The aggregation types also include an extra option: Concatenate. This strings together grouped values into a comma-separated list.

Example of Concatenate and Count of Distinct in a Group & Aggregate Action

Hide Column

Hide a column in your result set by clicking Hide column in its Column Actions menu. Once you hide a column, it won’t show in your Result Table. If you need to use hidden columns in a Formula, hide the columns as the last step. Columns must be present in the Result Table to use in other Actions, aggregations, or custom formulas.

Click Hide Column from a column's Column Actions menu to hide it in your Results Table

If…then

Click If…then from a column’s Action’s menu to add a column to your result set where the values depend on whether or not any of the specified conditional statements are met.

Note: If you want to add multiple conditions for a particular case, you’ll need to use a Formula Column, select Custom as the formula type, then type your custom CASE statement.

Limit Rows

Limit Rows button Limit the number of rows included in your query results. This can be useful when applied after a sort. For example, sort sales in descending order and limit rows to 10 to show the top 10 sales. Offset allows you to select a specific range of rows. For example, to include only rows 10-30, set the limit to 20 and the offset to 10.

Limit Rows step example

If you’re trying to limit the rows of your initial Query, you could modify the row limits in the Query Action itself rather than adding a separate Limit Rows Action.

Pivot

Pivot button If your chart has one numeric column grouped by two categorical columns, such as count of activity grouped by month and by activity type, you’ll want to pivot the data so you can use it in a chart.

Pivot tables require 3 columns. Your data is pivoted on the second column—i.e., the second column becomes the column headers.

  • Click Pivot above the Result Table.
  • Select Unsorted, Ascending, or Descending for the column sort direction to customize the column order in your pivot table.
  • Choose the aggregation for duplicate group values; the available aggregations are SUM, AVG, MIN, MAX, GROUP_CONCAT, and Auto. Auto will choose either SUM or GROUP_CONCAT, depending on the data type.
  • Click Save to apply the pivot.

Pivot example

Before Pivot:

Table before the Pivot step

Pivot step:

Pivot step example

After Pivot:

Table after the Pivot step

Rename Column

Rename a column by doing either of the following:

  • Click its column name in the Result Table. Type in the new column name then press Enter or click outside of the text field to save it.

  • Click Rename column from its Column Actions menu.

    Rename a column from its Column Actions menu

This is useful for display purposes or shortening column names for ease of use in formulas. Once you rename a column, you’ll use the new name in all future Actions.

Note: Renaming a column while editing a Query will update the column alias in the query itself, not add a Rename Action to the Pipeline.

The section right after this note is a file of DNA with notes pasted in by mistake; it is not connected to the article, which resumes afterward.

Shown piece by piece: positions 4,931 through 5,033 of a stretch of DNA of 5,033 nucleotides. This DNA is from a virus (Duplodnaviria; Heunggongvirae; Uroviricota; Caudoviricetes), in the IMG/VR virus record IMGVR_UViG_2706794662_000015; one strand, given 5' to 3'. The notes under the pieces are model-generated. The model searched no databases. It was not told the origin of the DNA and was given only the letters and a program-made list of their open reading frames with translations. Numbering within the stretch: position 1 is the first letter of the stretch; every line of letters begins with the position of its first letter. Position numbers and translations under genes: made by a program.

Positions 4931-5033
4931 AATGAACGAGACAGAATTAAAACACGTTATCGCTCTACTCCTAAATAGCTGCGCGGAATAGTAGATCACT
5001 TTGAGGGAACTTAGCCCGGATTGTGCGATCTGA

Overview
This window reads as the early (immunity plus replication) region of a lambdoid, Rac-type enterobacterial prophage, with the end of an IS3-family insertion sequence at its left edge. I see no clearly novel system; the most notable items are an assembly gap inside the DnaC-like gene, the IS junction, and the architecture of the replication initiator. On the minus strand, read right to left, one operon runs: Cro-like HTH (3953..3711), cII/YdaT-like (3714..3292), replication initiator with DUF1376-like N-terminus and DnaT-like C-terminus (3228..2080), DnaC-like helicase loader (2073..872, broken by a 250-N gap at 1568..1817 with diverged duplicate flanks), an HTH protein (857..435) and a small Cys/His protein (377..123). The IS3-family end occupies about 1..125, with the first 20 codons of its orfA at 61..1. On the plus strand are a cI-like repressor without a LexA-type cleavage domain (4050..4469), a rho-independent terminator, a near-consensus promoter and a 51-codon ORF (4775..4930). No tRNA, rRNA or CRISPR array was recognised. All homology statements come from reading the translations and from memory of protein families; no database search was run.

Reorder Column

Reorder columns in your result set. There are a couple different ways to reorder columns:

  • Reorder Columns (Table Action) allows you to quickly drag and drop columns in the Result Table to put them in the desired order.

    Click Reorder Columns to drag and drop columns in the Result Table

  • Move to Start or Move to End (Column Actions) makes the column the first or last column in the table, respectively.

    Click Move to Start or Move to End from a column's Column Actions menu to reorder it in your Results Table

Sort Rows

  • Sort Rows (Table Action) allows you to sort multiple columns in a single step, just like how the Query sort works.

  • Sort Rows (Column Actions) applies an ascending or descending sort to a column’s results from its Column Actions menu. Keep in mind that sorting isn’t nested like it is in a Query. If you add multiple Sort Actions, the last one listed in the Pipeline takes precedence. All the other Sort Actions before it will basically be ignored.

    Sort a column's row in ascending or descending order from the column's Column Actions menu

Transpose

Transpose button

Switch your rows and columns.

Note: There are no limits on the input table format, but the resulting table cannot contain more than 1000 columns.

Unpivot

Unpivot button

Unpivots your table, turning your column headers into a single column—basically the opposite of what the Pivot Action does.

Select Three column result to ignore the first column and only unpivot the second to the last columns of your result set

Unpivoting your data is useful when you have multiple single-value columns that you want to use in a visualization, such as a Pie, Line, or Bar chart.

Unpivot example

Before Unpivot:

Before unpivot

After Unpivot:

Example for three-column result:

Zero Fill

Zero Fill button Zero Fill fills in missing values in your data with zeros. It’s important when charting a time series with missing dates, or when performing calculations on columns that contain NULL values.

Note: Zero Fill fills in all date and numeric columns in your query results.

Zero Fill example

Before Zero Fill:

Table before the Zero Fill in the Pipeline

After Zero Fill:

Table after Zero Fill step in the Pipeline